Where is the Hydrogen?

How is hydrogen distributed among minerals and how is it bonded in their crystal structures? These are important questions, because the amount of hydrogen and the bonding configuration of hydrogen in crystalline materials governs many of that material’s properties: its thermal and compressional behavior, P–T phase stability, rheology, and electrical conductivity. A reliable reconstruction of the Earth’s interior, or the prediction of mineral transformations in complex industrial processes, must account for these parameters. Neutron diffraction can locate hydrogen sites in mineral structures, reveal any static or dynamic hydrogen disorder, help define the libration regime of hydrogen, and elucidate hydrogen-bonding configurations. Thus, that most elusive element for X-ray probes is perfectly detectable using neutrons.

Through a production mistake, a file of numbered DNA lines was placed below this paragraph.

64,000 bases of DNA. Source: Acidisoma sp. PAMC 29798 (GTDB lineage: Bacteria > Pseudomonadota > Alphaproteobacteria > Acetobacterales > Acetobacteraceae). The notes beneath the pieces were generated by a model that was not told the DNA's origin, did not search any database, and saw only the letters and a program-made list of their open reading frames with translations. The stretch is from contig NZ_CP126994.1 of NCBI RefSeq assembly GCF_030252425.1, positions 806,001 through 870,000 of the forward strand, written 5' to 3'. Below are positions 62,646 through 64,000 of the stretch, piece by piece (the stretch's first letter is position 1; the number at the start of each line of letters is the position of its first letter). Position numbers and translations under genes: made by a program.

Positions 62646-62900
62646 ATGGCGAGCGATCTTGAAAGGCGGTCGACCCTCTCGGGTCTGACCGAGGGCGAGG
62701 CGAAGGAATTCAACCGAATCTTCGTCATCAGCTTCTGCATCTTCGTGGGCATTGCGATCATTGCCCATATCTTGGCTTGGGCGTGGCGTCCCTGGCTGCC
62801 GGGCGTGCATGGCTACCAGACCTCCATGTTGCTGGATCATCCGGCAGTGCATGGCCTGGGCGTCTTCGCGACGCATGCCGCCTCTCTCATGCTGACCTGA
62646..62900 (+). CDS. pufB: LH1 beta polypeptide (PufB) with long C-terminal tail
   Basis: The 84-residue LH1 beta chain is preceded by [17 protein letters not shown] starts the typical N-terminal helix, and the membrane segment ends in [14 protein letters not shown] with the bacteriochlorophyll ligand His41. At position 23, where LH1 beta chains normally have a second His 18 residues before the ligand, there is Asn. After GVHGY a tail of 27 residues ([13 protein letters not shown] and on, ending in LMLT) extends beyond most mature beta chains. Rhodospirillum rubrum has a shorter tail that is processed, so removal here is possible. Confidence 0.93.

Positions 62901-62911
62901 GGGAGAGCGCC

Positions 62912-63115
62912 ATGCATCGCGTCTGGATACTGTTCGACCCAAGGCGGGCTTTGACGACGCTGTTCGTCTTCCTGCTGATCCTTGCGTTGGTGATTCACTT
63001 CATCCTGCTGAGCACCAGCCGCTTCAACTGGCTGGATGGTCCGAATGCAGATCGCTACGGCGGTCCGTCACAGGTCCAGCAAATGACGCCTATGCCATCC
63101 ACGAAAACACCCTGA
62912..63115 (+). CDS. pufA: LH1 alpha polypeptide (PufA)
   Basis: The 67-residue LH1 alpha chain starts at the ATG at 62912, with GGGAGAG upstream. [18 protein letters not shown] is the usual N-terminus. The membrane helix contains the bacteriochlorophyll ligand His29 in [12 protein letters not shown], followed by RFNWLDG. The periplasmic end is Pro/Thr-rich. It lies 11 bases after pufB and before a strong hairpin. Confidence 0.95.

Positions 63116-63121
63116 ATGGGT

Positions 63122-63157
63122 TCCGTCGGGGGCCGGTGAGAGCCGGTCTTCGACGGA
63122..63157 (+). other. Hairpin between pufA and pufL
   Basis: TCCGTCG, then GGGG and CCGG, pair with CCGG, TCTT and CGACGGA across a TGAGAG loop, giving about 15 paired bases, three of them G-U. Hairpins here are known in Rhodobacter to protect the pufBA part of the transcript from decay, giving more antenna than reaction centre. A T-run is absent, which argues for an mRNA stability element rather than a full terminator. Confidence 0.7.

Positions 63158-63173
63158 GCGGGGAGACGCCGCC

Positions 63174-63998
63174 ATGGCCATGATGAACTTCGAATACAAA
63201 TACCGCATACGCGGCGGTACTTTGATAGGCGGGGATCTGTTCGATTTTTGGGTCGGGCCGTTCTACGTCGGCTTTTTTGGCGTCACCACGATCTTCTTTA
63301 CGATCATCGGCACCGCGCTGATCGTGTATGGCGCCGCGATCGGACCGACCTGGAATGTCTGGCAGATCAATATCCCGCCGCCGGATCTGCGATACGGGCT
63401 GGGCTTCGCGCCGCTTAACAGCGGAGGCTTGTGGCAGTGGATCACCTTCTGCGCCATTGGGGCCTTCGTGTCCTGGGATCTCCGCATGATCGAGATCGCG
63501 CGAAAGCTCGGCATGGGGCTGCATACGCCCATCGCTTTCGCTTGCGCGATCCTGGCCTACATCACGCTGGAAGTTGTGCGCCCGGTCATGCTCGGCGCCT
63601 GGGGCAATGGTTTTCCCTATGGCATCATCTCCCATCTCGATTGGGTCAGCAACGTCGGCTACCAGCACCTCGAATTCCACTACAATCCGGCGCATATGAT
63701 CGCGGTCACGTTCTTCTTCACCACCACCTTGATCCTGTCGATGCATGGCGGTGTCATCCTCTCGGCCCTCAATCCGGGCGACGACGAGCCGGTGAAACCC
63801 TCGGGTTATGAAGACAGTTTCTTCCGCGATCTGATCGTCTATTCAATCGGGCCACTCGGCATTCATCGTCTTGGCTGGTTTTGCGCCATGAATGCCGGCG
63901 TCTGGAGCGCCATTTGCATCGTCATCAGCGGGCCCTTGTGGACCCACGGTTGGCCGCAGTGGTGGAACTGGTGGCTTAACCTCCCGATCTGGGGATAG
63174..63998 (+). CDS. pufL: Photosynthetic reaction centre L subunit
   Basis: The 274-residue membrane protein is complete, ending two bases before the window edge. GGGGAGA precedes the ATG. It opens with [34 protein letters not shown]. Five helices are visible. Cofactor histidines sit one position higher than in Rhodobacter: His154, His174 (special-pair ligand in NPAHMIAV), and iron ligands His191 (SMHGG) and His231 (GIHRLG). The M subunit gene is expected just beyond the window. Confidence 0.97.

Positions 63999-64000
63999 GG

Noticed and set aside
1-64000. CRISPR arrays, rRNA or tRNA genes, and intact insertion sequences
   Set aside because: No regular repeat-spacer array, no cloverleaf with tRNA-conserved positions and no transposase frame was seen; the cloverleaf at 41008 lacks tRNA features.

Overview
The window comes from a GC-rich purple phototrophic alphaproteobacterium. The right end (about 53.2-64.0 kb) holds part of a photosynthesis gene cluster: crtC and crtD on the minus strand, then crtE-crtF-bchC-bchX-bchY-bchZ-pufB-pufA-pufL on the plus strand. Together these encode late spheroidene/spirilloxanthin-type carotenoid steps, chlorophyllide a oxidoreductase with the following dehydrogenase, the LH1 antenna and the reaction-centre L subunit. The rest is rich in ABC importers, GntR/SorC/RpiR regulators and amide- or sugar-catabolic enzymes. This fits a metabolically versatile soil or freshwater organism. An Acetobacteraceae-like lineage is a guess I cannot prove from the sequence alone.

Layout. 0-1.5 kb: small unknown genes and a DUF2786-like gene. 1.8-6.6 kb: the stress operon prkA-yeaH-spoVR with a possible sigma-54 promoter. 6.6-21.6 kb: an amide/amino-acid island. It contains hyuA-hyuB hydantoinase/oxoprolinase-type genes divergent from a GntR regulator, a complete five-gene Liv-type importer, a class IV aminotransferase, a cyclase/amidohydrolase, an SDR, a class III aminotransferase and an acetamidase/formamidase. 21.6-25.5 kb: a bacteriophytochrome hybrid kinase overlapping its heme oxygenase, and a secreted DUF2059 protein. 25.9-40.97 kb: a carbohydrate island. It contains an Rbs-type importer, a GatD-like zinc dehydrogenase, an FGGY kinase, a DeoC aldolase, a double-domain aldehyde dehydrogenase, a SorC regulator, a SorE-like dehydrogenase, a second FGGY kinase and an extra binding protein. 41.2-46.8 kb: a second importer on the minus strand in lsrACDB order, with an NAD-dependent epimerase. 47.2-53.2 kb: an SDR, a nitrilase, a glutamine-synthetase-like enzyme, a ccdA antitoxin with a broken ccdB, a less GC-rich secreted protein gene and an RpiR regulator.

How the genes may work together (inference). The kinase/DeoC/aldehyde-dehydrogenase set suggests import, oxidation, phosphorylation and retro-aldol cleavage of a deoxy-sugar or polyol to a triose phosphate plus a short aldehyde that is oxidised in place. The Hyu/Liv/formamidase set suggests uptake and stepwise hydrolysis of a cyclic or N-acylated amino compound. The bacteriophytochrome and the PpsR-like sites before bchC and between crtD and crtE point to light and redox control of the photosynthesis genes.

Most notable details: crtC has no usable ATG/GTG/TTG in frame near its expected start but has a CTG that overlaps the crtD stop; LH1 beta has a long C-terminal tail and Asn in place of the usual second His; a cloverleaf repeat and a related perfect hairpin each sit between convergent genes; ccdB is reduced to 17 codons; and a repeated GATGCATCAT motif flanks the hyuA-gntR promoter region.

Read More

Neutrons “101” – A Primer for Earth Scientists

The fundamental properties of the neutron make it a powerful tool for Earth science investigations because neutrons provide information that cannot be obtained by any other research method. This is because neutrons are magnetically sensitive, nondestructive, and sensitive to the lighter elements, such as hydrogen. They provide a unique, nondestructive method for obtaining information ranging from Ångstrom-scale atomic structures (and related motions) to micron-scale material strain, stress, and texture, and even up to meso-scale porous matrices and defects in materials and functional components. In this article, we introduce neutrons and their unique properties, neutron production and sources, and provide an overview of the different types of neutron methods applicable to the Earth sciences.

Read More